In October, the mayors of Los Angeles, Mexico City and Cape Town were among a group of 12 urban leaders who vowed to buy only zero-emission buses starting in 2025. The city of Shenzhen, China, however, is putting them all to shame. By the end of 2017, Fast Company reports, Shenzhen’s entire bus fleet will have shifted from diesel to electric.
According to the magazine:
The scale of the endeavor makes it even more impressive. The largest bus fleet in the U.S., in New York City, has around 5,800 buses. Shenzhen has more buses than New York and the other top five bus fleets in the U.S. – in New Jersey, L.A., Chicago, and King County, Washington (home of Seattle) – combined.
Shenzhen began transitioning its 16,000 coaches to electric in 2011, a shift that was heavily subsidized by both the national and local government as part of an effort to solve the country’s deadly smog problem. It was also part of a broader push to make China a leader in clean energy vehicle manufacturing. Shenzhen-based electric bus manufacturer Build Your Dreams is among the largest lithium-ion battery manufacturers in the world (charging past Tesla in 2016), and it produced about 80 percent of the city’s new fleet.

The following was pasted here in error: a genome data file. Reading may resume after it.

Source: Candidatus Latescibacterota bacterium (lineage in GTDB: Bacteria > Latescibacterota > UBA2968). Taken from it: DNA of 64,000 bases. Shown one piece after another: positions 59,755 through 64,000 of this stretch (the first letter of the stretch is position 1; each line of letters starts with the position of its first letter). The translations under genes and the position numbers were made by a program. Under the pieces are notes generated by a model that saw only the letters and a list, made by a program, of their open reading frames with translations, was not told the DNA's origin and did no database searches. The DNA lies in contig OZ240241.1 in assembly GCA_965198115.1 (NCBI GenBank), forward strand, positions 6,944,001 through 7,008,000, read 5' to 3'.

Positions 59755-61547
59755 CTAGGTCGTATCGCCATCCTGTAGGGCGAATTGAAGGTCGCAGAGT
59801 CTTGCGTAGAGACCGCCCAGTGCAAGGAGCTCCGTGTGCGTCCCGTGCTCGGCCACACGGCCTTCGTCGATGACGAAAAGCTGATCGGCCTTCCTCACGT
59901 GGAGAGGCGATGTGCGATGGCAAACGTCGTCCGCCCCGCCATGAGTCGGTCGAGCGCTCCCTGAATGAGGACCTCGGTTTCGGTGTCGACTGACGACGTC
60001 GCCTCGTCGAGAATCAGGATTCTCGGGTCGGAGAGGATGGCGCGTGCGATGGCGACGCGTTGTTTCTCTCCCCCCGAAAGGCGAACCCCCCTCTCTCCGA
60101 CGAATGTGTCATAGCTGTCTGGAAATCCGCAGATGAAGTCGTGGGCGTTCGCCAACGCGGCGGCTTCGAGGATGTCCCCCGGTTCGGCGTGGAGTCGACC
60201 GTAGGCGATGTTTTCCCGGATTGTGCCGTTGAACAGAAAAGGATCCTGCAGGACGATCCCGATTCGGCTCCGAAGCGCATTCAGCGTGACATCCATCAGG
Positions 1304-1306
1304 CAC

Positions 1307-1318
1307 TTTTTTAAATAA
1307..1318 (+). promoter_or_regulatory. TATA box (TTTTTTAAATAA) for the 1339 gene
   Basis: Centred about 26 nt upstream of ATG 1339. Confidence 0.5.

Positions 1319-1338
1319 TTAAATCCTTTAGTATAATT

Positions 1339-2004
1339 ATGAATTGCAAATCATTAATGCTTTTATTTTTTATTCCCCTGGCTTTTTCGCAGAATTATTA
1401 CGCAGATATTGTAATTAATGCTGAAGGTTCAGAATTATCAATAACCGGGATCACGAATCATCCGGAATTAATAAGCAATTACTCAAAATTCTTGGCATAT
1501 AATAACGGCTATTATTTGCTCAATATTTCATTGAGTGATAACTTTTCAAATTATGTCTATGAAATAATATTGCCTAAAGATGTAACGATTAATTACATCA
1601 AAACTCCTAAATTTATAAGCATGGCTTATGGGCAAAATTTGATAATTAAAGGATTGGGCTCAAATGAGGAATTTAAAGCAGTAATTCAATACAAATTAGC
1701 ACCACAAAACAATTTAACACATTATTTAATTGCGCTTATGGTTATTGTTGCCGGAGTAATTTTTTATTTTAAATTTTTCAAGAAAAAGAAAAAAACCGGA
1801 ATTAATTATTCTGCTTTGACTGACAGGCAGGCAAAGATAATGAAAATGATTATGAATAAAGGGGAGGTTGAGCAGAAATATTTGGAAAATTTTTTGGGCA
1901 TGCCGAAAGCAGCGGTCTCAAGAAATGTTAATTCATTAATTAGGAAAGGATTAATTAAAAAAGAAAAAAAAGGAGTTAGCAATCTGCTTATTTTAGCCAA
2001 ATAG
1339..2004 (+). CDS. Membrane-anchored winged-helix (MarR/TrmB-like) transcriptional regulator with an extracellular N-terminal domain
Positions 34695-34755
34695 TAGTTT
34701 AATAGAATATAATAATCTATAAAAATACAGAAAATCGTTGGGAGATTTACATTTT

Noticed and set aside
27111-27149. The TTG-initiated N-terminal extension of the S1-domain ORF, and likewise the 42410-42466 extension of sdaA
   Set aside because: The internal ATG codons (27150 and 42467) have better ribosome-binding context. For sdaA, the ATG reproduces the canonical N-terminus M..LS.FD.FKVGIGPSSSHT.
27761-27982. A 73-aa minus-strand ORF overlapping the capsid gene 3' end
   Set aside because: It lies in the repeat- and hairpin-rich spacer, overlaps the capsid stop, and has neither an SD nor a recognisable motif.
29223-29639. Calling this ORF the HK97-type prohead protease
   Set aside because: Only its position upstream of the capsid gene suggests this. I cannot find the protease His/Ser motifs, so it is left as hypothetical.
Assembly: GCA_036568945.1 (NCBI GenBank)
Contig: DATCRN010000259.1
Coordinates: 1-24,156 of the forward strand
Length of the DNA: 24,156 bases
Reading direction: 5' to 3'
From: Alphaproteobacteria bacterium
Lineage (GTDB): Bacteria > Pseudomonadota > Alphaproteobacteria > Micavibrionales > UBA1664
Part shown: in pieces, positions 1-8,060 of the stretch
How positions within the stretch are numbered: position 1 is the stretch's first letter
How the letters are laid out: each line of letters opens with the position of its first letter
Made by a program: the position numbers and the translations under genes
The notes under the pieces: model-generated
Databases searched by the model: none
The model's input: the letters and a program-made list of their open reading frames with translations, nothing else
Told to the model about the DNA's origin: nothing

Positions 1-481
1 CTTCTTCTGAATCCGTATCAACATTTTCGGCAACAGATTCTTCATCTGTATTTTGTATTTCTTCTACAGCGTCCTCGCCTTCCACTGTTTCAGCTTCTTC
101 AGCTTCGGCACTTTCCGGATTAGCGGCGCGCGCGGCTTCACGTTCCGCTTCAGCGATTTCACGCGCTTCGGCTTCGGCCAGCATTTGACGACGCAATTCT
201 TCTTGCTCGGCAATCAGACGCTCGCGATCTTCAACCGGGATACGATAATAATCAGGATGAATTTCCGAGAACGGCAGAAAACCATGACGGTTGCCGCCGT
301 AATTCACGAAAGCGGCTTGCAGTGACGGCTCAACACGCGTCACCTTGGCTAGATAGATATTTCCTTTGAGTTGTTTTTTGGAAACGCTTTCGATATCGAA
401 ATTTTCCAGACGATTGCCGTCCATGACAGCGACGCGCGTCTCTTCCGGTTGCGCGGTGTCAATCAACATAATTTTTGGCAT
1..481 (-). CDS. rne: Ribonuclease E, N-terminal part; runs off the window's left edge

The U.S. market is obviously far behind — according to the magazine, only 300 buses out of 65,000 total are currently electric. As Next City has covered, some promising innovations have been made. In September, electric bus manufacturer Proterra made headlines when one of its buses drove 1,101.2 miles on a single charge. One of the main barriers toward wider adoption, however, is the cost of a Proterra bus.
“That has traditionally been their problem: They sell an extremely premium bus that only tends to be purchased when municipalities have grant money,” Sam Jaffe, founder and managing director at the energy consultancy Cairn ERA, told Quartz in September. “That’s not a sustainable business model.”
The prices for lithium ion batteries have dropped sharply since 2010, however, and the steeper upfront cost of an electric bus does level out over time compared to costly diesel. Still, if the U.S. is serious about slashing emissions (a definite if under the current federal administration) it could learn a thing or two from Shenzhen, particularly regarding subsidies.
Rachel Dovey is an award-winning freelance writer and former USC Annenberg fellow living at the northern tip of California’s Bay Area. She writes about infrastructure, water and climate change and has been published by Bust, Wired, Paste, SF Weekly, the East Bay Express and the North Bay Bohemian.